To Err on German Unity…

Karl Kaiser

Harvard University

Karl Kaiser is Adjunct Professor of Public Policy at the Kennedy School and Senior Associate of the Program on Transatlantic Relations of the Weatherhead Center for International Affairs at Harvard.

Looking back after twenty-five years to those extraordinary events leading to German unification and the establishment of democratic regimes in Eastern Europe, I am often reminded of the American icon Yogi Berra’s remark that predictions are difficult, particularly about the future. So many were wrong on German unity including the mighty and influential (and also myself).

On November 9, 1989, I was in Warsaw accompanying Chancellor Helmut Kohl, who had invited me to come along on his state visit as his guest, since I had been the German Co-chair of the German-Polish Forum for a number of years. As is well known, he interrupted his visit when the news of the fall of the Berlin Wall arrived, while the delegation waited for his return from Berlin where he was badly treated at a rally commemorating the event. What is less known is his response to Lech Walesa. When the news of the Wall’s apparent opening interrupted their meeting, Walesa congratulated the Chancellor “Now Germany gets unified!” and Kohl parried immediately telling him that this would surely take years,

As we all know it took less than a year. The dynamic forces unleashed by the populations of Eastern Europe and East Germany overwhelmed the process. But in his estimate Helmut Kohl was in the company of many Germans, including myself, as I was vividly reminded more than a year later. I bumped into an old acquaintance at an airport, a well-known foreign policy expert, who in an almost accusatory manner addressed me “Karl, you and your colleagues explained to us non-Germans at innumerable conferences that foro strategic reasons the Soviet Union would never give up the GDR, the Western outpost of its empire. How could you be so wrong?” We were wrong because we did not expect the unpredictable changes of the Gorbachev era. Did anybody get it right? Some did, among them the American Ambassador to Bonn, Vernon Walters, who in early 1989 publicly stated that Germany would very soon be unified, a pronouncement that got him into some trouble not only in Washington, but also with some Germans who thought that his remarks could “destabilize the situation.”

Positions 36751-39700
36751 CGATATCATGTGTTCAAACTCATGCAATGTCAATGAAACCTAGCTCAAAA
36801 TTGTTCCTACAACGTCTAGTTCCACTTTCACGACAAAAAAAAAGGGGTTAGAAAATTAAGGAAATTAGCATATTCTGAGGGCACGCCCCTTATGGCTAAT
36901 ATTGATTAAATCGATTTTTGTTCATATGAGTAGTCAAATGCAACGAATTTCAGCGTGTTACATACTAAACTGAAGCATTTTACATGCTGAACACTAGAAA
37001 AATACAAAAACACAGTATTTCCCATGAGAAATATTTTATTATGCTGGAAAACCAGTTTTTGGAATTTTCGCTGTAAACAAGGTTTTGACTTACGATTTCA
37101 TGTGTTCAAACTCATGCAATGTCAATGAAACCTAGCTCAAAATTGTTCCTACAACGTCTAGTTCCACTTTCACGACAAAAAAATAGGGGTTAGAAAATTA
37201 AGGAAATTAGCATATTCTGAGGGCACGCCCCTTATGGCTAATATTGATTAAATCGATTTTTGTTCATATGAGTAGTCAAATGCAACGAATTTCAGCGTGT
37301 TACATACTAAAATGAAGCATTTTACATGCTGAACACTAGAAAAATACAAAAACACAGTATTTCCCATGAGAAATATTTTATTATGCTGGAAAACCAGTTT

There was another kind of prediction at that time which went around the planning staffs of foreign ministries and think tanks and occasionally went public, namely that a united Germany would resort to the old ways of heavy handed power politics. West Germany was the most powerful economy of Western Europe, and was East Germany not the only country where socialism was said to have worked? The merger of both naturally caused a lot of concern. Bonn’s unilateral recognition of Croatia was considered by some as evidence of the emergence of traditional German power politics. U.S. Secretary of State Warren Christopher went so far as to make Germany responsible for the wars in former Yugoslavia, and in some of our traditional partner institutes in Western Europe I encountered an atmosphere almost of hostility never experienced before. The worry that a united Germany could become a problem was visible everywhere. One prominent West European foreign policy expert even remarked to me, “Of course, Germany will now acquire nuclear weapons,” not believing my insistence that there was not the slightest desire in Germany for such an option.

In the end these predictions and fears turned out to be wrong or groundless. A few years after unification I took part in a festive dinner event in one of the grand new buildings that had sprung up at Potsdamer Platz. Henry Kissinger gave a very moving speech stating that what made him particularly proud about the country that had once made him a refugee was the fact that the new German democracy, contrary to the fears of some, had not resorted to a neo-Wilhelminian posture but handled its new gained power very sensibly and in full awareness of its responsibility. And only about ten years later it was no longer fear of German power but concern about the absence of German will to use it that became Europe’s problem. And it was—of all people—the Polish foreign minister Radoslaw Sikorski who most prominently formulated this concern in a speech in Berlin itself.

Karl Kaiser was Otto-Wolff Director of the German Council on Foreign Relations in Bonn and Berlin at that time and now works at Harvard University.

The views expressed are those of the author(s) alone. They do not necessarily reflect the views of the American-German Institute.